Reading scientific articles with a critical eye requires specialized skills and techniques. This formal process may be learned with practice. Each scientific journal has printed standards and protocols that must be followed. Articles are sent to a review board made up of specialists in the field. The board blind reviews the piece to evaluate its research methods, its conclusions, and the support presented for its findings. Evaluation of printed journal articles follows a format much like the publishing review.
Make a duplicate of the scientific article or print a copy of the PDF download. This will assist you in evaluating the article by allowing you to write and make notes next to key passages and statements.
Skim the article for any names and the affiliations listed for these persons. As the names are identified, circle the items in pencil.
Use the Internet to research the background of the individuals responsible for writing the article and those quoted as experts in the content. Print out the qualifications for these individuals. Search the organizations listed in the article. This background information may also be found in libraries by searching print or online editions of "Who's Who" or other biographical indexes.
Abstracts are generally printed in paragraph form directly before the article text. Read the article abstract or summary. Using the paper, rewrite the thesis or main idea of the article from the abstract statement. Use one color highlighter to mark any supporting material stated in the abstract.
Skim the article to determine the organization used by the authors to prove the thesis. This may include cause/effect, effect/cause, problem/solution, proposition-to-proof, comparisons, or another format that is stated in the first or second paragraph. Use a second color highlighter to mark the organizational steps in the process. Consider the logical organization of the structure used.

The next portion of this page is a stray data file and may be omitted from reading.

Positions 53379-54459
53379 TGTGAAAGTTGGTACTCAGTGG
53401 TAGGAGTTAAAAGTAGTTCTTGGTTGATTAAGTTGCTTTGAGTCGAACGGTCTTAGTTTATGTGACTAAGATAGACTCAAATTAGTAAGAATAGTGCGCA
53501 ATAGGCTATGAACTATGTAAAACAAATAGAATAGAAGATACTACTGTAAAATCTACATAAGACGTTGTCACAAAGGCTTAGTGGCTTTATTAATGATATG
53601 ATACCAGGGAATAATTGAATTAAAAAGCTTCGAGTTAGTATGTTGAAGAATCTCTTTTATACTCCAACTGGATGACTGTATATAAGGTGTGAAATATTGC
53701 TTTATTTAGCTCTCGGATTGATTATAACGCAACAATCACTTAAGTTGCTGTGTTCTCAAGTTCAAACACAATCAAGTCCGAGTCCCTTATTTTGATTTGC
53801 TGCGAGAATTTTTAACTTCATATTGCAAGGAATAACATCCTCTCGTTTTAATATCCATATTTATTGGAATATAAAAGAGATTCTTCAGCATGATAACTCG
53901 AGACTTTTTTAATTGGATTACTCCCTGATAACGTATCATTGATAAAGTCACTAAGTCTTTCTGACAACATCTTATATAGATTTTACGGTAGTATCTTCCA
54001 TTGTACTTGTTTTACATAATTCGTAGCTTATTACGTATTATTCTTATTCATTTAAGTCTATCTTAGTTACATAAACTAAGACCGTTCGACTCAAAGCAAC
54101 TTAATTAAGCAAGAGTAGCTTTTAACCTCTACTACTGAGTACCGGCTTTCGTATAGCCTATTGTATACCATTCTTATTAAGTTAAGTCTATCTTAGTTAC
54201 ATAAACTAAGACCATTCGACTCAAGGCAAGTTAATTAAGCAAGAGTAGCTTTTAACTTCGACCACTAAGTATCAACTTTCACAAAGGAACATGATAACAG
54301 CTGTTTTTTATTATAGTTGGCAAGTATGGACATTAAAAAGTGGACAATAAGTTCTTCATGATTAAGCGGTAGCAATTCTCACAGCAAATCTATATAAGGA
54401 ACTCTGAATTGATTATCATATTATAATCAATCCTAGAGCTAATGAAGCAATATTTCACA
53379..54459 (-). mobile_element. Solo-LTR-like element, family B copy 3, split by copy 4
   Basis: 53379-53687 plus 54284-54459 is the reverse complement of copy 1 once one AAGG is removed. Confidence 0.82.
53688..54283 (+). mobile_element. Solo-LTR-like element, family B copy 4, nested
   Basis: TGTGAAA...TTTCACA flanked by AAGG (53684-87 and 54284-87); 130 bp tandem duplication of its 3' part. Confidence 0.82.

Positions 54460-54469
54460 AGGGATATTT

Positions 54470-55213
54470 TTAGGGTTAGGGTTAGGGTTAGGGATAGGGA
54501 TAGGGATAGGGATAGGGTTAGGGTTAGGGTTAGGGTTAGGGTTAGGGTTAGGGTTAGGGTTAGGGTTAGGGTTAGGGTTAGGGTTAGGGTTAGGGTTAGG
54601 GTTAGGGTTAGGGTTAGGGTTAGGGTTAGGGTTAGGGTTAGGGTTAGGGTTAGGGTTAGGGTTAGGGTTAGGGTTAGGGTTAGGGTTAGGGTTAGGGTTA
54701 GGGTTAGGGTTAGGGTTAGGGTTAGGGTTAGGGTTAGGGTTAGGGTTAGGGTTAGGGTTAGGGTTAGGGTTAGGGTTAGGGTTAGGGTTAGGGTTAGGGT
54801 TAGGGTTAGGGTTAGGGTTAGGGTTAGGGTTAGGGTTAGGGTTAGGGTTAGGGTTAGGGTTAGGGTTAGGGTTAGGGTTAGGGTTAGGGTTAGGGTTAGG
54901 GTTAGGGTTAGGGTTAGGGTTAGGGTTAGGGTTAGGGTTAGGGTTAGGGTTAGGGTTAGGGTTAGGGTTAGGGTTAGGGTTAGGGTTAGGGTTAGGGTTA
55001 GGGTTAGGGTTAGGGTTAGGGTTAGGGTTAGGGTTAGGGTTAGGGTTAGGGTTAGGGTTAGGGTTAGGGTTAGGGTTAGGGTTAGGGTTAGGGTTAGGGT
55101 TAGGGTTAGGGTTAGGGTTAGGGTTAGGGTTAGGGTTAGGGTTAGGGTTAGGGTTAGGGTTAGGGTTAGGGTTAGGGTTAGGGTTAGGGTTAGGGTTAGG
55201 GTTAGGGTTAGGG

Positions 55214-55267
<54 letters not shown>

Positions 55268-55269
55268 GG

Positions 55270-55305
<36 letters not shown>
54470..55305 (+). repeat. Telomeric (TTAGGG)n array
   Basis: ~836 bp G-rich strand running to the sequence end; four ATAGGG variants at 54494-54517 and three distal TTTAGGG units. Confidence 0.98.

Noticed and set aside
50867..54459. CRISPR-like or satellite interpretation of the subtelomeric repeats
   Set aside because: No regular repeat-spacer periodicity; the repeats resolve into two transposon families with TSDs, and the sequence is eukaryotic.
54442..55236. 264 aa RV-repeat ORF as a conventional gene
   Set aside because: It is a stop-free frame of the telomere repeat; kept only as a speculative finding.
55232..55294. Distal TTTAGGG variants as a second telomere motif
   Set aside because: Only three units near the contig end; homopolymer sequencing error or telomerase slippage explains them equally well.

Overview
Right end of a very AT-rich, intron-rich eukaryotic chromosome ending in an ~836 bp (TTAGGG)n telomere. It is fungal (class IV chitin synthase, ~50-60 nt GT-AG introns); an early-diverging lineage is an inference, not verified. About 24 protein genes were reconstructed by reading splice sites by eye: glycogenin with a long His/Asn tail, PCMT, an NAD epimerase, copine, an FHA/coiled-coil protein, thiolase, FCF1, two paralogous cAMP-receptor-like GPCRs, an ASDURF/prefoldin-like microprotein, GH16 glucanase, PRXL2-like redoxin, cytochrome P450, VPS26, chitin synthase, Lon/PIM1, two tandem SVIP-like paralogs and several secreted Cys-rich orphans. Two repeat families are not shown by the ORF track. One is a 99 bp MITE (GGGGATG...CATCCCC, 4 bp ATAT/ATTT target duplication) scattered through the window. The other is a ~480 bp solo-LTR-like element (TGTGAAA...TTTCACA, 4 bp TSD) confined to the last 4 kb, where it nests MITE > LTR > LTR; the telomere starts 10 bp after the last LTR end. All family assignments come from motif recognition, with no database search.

Evaluate the proofs, evidence, and examples used by the author to support the arguments and statements. Look for the logic used to make statements and alternative reasons for the conclusions. Use a third color highlighter to mark anything that is illogical or lacks support.
Examine the secondary support used by the author to back up the reasoning used to support the thesis. Make sure it is recent and published by scholarly presses. Use the documentation found in Step 1 to confirm that the authors of the secondary sources have the qualifications necessary to make the statements. Use a fourth color highlighter to mark any questionable issues.
Use an online article database in the subject field to search for other articles on the same topic. Skim the other titles to determine where the review article fits in the field. Determine whether the article conforms to mainstream views or is unique.
Write up the findings from the analysis above using a style sheet. Science fields usually use the Council of Science Editors Style Guide. Journals usually limit the number of words, so be sure to research the possible places for publication for publication requirements. If the review is written for a course, consult the syllabus or assignment statement for page or word limit.
Things You Will Need
- Pencil and paper
- Highlighters (two or three different colors)
- Computer with Internet connection
- Read the article once for an overview and then read it again to isolate each of the elements in Steps 5 to 7.
- How I Review an Original Scientific Article by Frederic G. Hoppin, Jr.
- Scientific Style and Format: The CSE Manual for Authors, Editors, and Publishers, 2006